CNET logo Why You Can Trust CNET

Our expert, award-winning staff selects the products we cover and rigorously researches and tests our top picks. If you buy through our links, we may get a commission. How we test monitors

Dell Crystal review: Dell Crystal

Although the performance is okay, Dell's Crystal is best left to those who want to prove they have money.

Craig Simms Special to CNET News
Craig was sucked into the endless vortex of tech at an early age, only to be spat back out babbling things like "phase-locked-loop crystal oscillators!". Mostly this receives a pat on the head from the listener, followed closely by a question about what laptop they should buy.
Craig Simms
4 min read

Dell's 22-inch "Crystal" marks another design divergence for the Texas-based company. The looks have polarised the CNET.com.au office, but needless to say it's certainly striking, and we think it depends on the Crystal's surrounds as to how impressive it seems. Modern display house, big thumbs up. Small rundown rental property, not so much.


Dell Crystal

The Good

Decent webcam. Good quality for a TN screen. Sound is above usual quality. HDMI and DVI input. New menu is excellent. Definite luxury feel.

The Bad

Stand doesn't let you adjust the height or swivel. Glass plating means huge amount of glare. Ordinary screen capability considering the cost. Glowing logos which can't be turned off. Non-removable cable. Colossal luxury price.

The Bottom Line

Although the performance is okay, Dell's Crystal is best left to those who want to prove they have money.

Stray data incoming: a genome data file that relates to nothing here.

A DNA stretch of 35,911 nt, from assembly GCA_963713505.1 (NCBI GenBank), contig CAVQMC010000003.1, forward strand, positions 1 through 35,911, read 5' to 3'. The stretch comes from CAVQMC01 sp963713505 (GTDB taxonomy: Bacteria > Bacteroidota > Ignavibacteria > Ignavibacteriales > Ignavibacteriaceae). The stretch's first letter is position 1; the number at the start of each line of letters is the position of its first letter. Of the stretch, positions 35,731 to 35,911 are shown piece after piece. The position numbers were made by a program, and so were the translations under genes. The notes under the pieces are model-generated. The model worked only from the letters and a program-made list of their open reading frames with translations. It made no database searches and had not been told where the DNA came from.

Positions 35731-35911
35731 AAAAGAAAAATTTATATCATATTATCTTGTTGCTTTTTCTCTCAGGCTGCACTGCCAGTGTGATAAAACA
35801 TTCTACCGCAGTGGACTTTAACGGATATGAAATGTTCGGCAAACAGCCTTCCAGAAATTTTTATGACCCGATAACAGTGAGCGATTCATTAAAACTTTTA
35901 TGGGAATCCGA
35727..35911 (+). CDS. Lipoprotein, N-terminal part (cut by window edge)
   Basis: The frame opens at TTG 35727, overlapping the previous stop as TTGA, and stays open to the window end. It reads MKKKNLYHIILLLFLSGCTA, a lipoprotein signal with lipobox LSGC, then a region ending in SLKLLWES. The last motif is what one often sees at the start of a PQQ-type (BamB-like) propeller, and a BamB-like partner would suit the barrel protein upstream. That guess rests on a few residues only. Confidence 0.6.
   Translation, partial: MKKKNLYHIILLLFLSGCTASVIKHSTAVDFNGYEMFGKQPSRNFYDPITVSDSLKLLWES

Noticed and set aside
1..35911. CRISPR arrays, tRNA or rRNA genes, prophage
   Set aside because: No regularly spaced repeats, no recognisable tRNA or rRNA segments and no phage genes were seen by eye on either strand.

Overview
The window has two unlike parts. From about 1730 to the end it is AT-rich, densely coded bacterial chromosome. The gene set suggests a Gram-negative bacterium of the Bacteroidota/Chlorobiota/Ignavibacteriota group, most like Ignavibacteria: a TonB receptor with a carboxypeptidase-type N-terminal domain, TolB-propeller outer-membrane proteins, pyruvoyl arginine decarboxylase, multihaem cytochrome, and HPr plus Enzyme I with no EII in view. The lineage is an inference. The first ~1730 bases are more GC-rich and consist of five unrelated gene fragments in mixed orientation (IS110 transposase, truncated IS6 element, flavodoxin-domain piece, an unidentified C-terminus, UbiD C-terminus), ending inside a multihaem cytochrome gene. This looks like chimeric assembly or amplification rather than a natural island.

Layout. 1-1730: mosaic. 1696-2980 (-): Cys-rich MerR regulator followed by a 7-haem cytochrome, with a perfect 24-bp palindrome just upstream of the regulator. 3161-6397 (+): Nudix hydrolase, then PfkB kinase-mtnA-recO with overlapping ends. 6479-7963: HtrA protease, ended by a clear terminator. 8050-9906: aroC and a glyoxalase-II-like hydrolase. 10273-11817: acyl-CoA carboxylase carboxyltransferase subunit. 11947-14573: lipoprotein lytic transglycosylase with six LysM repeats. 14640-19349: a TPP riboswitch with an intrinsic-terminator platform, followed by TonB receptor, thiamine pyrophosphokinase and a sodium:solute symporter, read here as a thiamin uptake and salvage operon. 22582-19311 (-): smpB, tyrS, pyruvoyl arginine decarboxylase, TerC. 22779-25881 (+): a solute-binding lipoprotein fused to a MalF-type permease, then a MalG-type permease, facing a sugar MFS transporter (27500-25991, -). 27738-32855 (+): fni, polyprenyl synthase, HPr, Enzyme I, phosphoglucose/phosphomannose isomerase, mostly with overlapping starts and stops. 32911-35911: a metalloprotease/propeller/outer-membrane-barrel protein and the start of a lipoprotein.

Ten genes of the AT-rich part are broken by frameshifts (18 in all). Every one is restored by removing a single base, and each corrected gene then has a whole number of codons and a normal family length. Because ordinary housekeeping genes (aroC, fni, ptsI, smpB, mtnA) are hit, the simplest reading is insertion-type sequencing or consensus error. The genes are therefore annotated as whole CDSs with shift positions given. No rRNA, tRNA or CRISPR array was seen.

The monitor itself sits behind a glass panel, its borders exceeding that of the screen and giving the Crystal its distinctive look. The glass is much like that used on a plasma TV — so if used in a high-light environment, reflections and glare become a large problem, particularly when viewing dark scenes.

The glass bezel has four speakers embedded around the outside — these are "subtly wired" according to the Dell Web site, but in reality are marked by thick, black, obvious lines. Not bad, but certainly not subtle. A 2-megapixel webcam is set into the top of the screen, and it all stands upon a tripod of plastic silver legs, which means the only comfort adjustment available is a somewhat shallow tilt function.

Capacitive touch buttons are on the bottom right of the panel, which make a horrid error-like sound every time you touch them and will have you scrabbling to turn it off. Once this is achieved, you'll notice Dell's new menu — it appears in the right-hand corner, is translucent, and light years ahead of what appeared on the x07 and x08 series in terms of usability. When not in the menu, the up and down buttons function as volume controls.

A Dell logo glows blue underneath the monitor, suspended in the glass — while it is fairly low light, we found no way to turn it off as it may distract people trying to watch movies. When there's no video input, the Dell logo turns red. There's a big Dell logo that lights up blue on the back as well, and given the Crystal's "trophy product"-like status we wouldn't be surprised to see some product placement popping up on a TV show near you.